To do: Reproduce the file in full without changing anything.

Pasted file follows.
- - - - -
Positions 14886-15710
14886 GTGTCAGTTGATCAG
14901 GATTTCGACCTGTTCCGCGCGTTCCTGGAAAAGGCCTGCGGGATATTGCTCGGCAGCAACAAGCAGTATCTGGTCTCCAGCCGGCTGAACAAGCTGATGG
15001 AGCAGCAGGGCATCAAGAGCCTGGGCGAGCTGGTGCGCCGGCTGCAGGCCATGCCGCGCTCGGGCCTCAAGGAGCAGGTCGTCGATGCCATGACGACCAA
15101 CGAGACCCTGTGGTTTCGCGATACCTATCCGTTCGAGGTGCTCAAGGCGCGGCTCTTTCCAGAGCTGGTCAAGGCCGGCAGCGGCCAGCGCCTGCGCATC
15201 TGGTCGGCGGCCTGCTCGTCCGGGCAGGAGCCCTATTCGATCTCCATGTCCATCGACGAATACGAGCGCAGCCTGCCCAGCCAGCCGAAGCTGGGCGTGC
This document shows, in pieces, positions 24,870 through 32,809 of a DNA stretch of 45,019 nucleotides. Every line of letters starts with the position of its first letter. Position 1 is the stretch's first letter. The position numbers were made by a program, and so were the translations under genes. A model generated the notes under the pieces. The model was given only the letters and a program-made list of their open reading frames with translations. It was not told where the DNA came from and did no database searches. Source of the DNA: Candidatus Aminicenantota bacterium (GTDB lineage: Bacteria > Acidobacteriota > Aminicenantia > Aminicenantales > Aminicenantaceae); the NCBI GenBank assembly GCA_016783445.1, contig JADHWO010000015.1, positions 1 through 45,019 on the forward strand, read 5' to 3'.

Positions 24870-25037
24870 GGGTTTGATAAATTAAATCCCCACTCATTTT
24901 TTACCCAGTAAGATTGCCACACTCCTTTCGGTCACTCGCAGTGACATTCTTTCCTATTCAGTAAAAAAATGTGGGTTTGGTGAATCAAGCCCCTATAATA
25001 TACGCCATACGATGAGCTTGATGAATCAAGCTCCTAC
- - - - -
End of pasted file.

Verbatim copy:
Positions 14886-15710
14886 GTGTCAGTTGATCAG
14901 GATTTCGACCTGTTCCGCGCGTTCCTGGAAAAGGCCTGCGGGATATTGCTCGGCAGCAACAAGCAGTATCTGGTCTCCAGCCGGCTGAACAAGCTGATGG
15001 AGCAGCAGGGCATCAAGAGCCTGGGCGAGCTGGTGCGCCGGCTGCAGGCCATGCCGCGCTCGGGCCTCAAGGAGCAGGTCGTCGATGCCATGACGACCAA
15101 CGAGACCCTGTGGTTTCGCGATACCTATCCGTTCGAGGTGCTCAAGGCGCGGCTCTTTCCAGAGCTGGTCAAGGCCGGCAGCGGCCAGCGCCTGCGCATC
15201 TGGTCGGCGGCCTGCTCGTCCGGGCAGGAGCCCTATTCGATCTCCATGTCCATCGACGAATACGAGCGCAGCCTGCCCAGCCAGCCGAAGCTGGGCGTGC
This document shows, in pieces, positions 24,870 through 32,809 of a DNA stretch of 45,019 nucleotides. Every line of letters starts with the position of its first letter. Position 1 is the stretch's first letter. The position numbers were made by a program, and so were the translations under genes. A model generated the notes under the pieces. The model was given only the letters and a program-made list of their open reading frames with translations. It was not told where the DNA came from and did no database searches. Source of the DNA: Candidatus Aminicenantota bacterium (GTDB lineage: Bacteria > Acidobacteriota > Aminicenantia > Aminicenantales > Aminicenantaceae); the NCBI GenBank assembly GCA_016783445.1, contig JADHWO010000015.1, positions 1 through 45,019 on the forward strand, read 5' to 3'.

Positions 24870-25037
24870 GGGTTTGATAAATTAAATCCCCACTCATTTT
24901 TTACCCAGTAAGATTGCCACACTCCTTTCGGTCACTCGCAGTGACATTCTTTCCTATTCAGTAAAAAAATGTGGGTTTGGTGAATCAAGCCCCTATAATA
25001 TACGCCATACGATGAGCTTGATGAATCAAGCTCCTAC